Are you an art enthusiast of average means? Are you interested in collectibles but find the prices out of reach? Have you envied those who have the means to bid for and win classic or modern masterpieces?
These days, you do not have to be an accredited investor or an institution to own fine art or collectibles. You too can invest in fine art and own a masterpiece or rare collectible – or more than one! Use your eye for quality and build investing skills by enrolling in one of the art investment platforms online and purchasing fractional shares of works of fine art and collectibles.
This article explains the different platforms available to you and anyone who wants to start investing in works of art or collectibles to build passive income.
WHY SHOULD I INVEST IN FINE ART OR COLLECTIBLES ONLINE?
To Be Engaged with Your Investments
If you are interested in the art world or collectibles, investing in these will engage you more than if you invest in, say, shares of commercial property or mutual funds. Simply put, if you are an art lover or a collector, you will enjoy investing and learn more if you invest in art or collectibles.
To Further Diversify Your Investment Portfolio
If you have paid off all of your credit card debt, fully funded your emergency fund, regularly contribute to your IRA, and have disposable income in excess of these and your other monthly expenses, you can further diversify your investment portfolio by purchasing shares in fine art or collectibles online.
To Invest in Something that Historically Holds and Builds Value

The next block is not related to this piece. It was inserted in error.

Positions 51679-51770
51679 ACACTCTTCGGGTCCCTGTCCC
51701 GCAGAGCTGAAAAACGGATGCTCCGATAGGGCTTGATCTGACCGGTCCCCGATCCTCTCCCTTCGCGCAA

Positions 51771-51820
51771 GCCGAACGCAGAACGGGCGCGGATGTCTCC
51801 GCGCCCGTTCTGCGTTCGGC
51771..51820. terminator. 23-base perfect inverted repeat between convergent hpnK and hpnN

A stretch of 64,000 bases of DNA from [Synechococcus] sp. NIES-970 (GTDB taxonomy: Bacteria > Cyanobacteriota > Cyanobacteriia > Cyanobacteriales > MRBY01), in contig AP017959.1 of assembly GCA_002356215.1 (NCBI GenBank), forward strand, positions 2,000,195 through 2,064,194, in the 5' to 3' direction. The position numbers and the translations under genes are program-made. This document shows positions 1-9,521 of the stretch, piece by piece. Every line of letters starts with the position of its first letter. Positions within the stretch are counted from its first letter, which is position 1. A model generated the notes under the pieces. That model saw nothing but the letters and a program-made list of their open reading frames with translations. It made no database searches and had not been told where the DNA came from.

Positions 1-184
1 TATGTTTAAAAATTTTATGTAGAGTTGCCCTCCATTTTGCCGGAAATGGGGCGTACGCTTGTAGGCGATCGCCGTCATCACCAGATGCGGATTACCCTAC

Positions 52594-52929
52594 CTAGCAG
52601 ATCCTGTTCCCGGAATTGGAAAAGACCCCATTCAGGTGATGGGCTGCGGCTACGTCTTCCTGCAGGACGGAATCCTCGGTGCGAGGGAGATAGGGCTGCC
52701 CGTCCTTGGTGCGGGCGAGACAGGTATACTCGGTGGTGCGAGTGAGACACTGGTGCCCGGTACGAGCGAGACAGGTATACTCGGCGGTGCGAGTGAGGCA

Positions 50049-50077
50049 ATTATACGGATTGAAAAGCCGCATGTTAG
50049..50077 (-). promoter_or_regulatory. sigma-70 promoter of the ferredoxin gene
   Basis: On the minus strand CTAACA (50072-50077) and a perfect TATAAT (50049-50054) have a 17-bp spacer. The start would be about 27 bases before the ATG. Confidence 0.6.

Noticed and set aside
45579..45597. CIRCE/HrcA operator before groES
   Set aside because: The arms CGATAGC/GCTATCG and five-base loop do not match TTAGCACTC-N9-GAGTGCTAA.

Historical trends show that the fine art and collectibles market is not as volatile as the equity market. While gains in these markets may be less than those possible in the stock market, the value of your investment in fine art or collectibles will slowly and steadily increase over time.
To Own Shares of Artworks or a Collectible That Can Be Easily Traded
One problem with investing in fine art or collectibles is that physical objects are not nearly as liquid as stocks and bonds. A work of art or collectible must sell, usually through an auction house or a gallery before investors realize a profit. For a work of art or collectible to sell, there must be a buyer. So while there is almost certainly value in fine art and collectibles, an investor must be prepared and willing to hold until they sell.
Most online platforms buying and selling fine art and collectibles have largely overcome this problem by creating a secondary market for fractional shares and NFTs, allowing investors to buy and sell their investment in collectibles, works of physical art, and digital works of art.
Online Art Investing Platforms Allow You to Purchase Fractional Shares of Works of Fine Art and Collectibles
Platforms such as Masterworks, Otis, and Yieldstreet are democratizing investing in art and collectibles, allowing non-accredited investors the opportunity to purchase fractional shares of collectibles and works of fine art by established and blue-chip artists of the past and of today. These platforms bring more liquidity to investing in fine art and other collectibles by creating a secondary market for these fractional shares.